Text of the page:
We are all inclusive working with people who are blind or visually impaired as well as with those who aren’t. This includes the staff and crew, lighting, sound, director, people to be interviewed and those cooking on the show, and we mingle with the audience. During this interaction the crew always takes a tight shot of the audience looking for expressions and applause.
John Palmer, mentioned in Renee’s and Allen’s stories too, told them about me, and I joined the group since I was visually impaired. The connection is that I had originally gotten visually accessible equipment from John, who was the show’s first sponsor. Since I was a pharmaceutical executive in my previous career I had the needed delivery skills from speaking to doctors and interviewing them. These were the two biggest things that helped me get this job.
Annette Watkins, Cooking without Looking Co-host
For me to successfully do my work a few modifications and accommodations have been necessary but this is true for all workers with disabilities. The ones I use due to vision loss are large print scripts and for script practice or memorization I rely on Zoom Text. Neither I nor any of the other staff can see the camera crew, so instead of using hand signals, they use their voices to let us know which camera to look towards.
There are so many things I like about my job. I like getting in front of the camera, I like interviewing, putting our guests at ease and bringing out the hidden treasures in them by asking the right questions. I love leading; you might say I am a natural born leader. Believe it or not, I have even more fun working with someone who’s cooking because I get to use humor, and my memory.
On the other hand, job related things I could do without is the “hurry up and wait” aspect of working with cameras and TV. This waiting business often makes for a long day but that’s just part of the package. And, of course, lugging the food from here to there is never fun but that, too, has to be done. Here’s my most personal issue that you will probably get a chuckle out of but it’s true; during the show I am always paranoid that my hair doesn’t look right to be on camera. Sigh… oh, well! (Smile.)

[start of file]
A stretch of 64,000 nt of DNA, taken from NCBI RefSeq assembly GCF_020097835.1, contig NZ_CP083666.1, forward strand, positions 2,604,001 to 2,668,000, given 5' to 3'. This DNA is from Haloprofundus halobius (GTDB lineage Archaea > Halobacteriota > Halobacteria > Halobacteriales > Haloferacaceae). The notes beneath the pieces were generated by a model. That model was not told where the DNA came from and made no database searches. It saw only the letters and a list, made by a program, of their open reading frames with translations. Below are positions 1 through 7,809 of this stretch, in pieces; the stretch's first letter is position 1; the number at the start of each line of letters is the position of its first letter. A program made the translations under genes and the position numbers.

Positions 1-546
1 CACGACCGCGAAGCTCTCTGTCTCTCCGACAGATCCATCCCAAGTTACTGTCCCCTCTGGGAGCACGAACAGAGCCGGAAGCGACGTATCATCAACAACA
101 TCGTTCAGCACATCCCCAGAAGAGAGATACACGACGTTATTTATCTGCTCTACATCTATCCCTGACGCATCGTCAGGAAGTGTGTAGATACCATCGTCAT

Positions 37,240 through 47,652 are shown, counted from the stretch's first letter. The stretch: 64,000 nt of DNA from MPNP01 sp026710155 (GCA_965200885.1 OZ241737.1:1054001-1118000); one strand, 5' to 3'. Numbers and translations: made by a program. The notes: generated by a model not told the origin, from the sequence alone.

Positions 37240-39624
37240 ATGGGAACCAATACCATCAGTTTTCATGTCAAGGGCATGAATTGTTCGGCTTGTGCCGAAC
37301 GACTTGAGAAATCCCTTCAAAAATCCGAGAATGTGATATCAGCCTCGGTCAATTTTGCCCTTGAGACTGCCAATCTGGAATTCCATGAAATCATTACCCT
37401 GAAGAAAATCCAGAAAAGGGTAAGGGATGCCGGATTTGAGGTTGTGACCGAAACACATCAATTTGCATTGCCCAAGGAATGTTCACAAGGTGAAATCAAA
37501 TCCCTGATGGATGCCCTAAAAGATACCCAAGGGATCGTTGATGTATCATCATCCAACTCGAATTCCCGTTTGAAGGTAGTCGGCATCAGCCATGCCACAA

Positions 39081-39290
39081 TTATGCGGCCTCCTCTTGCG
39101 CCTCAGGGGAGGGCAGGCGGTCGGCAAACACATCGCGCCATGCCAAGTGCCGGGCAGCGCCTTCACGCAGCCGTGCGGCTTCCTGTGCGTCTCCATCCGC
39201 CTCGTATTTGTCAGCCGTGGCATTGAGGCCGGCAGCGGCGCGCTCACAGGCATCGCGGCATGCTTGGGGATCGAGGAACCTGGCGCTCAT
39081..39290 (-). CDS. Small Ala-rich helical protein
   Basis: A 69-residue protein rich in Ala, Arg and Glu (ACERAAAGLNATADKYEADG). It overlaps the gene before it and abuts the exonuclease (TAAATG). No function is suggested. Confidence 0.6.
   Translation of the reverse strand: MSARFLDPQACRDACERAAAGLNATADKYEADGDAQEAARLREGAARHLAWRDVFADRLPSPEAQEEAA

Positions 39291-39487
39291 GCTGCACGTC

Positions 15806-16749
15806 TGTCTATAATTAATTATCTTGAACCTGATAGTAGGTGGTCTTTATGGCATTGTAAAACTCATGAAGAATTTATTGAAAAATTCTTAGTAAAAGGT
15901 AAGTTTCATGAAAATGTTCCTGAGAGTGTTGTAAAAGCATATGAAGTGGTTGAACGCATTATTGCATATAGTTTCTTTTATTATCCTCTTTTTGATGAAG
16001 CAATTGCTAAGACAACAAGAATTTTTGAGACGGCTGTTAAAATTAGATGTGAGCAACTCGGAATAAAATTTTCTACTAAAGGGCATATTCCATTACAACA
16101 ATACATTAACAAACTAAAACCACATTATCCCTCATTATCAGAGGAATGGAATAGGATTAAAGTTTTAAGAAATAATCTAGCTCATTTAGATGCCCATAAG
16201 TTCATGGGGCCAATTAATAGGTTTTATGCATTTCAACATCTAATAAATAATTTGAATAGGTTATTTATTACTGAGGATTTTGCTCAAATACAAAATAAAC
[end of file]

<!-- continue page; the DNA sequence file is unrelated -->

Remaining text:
The Contact: Cooking without Looking; Phone Number: 305.200.9104
My advice to a person who is trying to decide whether this job would be good or bad for them to have is to get details. Maybe you have the necessary education or talent or skills but learning about lesser known details of a particular job is your best bet. For example, were you aware of how much “wait time” there is? Another example for doing good interviews is to try to learn as much as you can about the person you are going to interview. Then practice the script and just have fun.
Cooking without Looking—Part 4 with Don White, Chef and Co-Executive Producer
Intro: Often success is not noticed until someone else tells you that you have achieved it. To succeed, Don White says, “Your focus should be on doing what you are doing without being bothered with others telling you that you cannot, nor that you are not doing things the right way. I say, “Bah, humbug!” Read more about Don White, a classically trained blind Chef and Co-Executive Producer of Cooking Without Looking.
The Story: My basic philosophy is to focus on myself and only pay attention to the people who know what they are doing and continue to practice. Right now I am the Co-Executive Producer of the Cooking Without Looking Program as well as Chef of the show. From the age of about 5 years old I was taught by my great-grandmother Greene. She was a full-blooded Indian from Mattawamkeag, Maine, an ancient native American village which borrowed its name from the river at whose mouth it is located. She was the head cook for the Great Northern Lumber Company. She taught me to cook on open fire pits as well as a wood-burning stove, making homemade bread and biscuits and various foods for lumberjacks and others. The following years took me to college where I worked at various restaurants and explored life. During this time I had sight.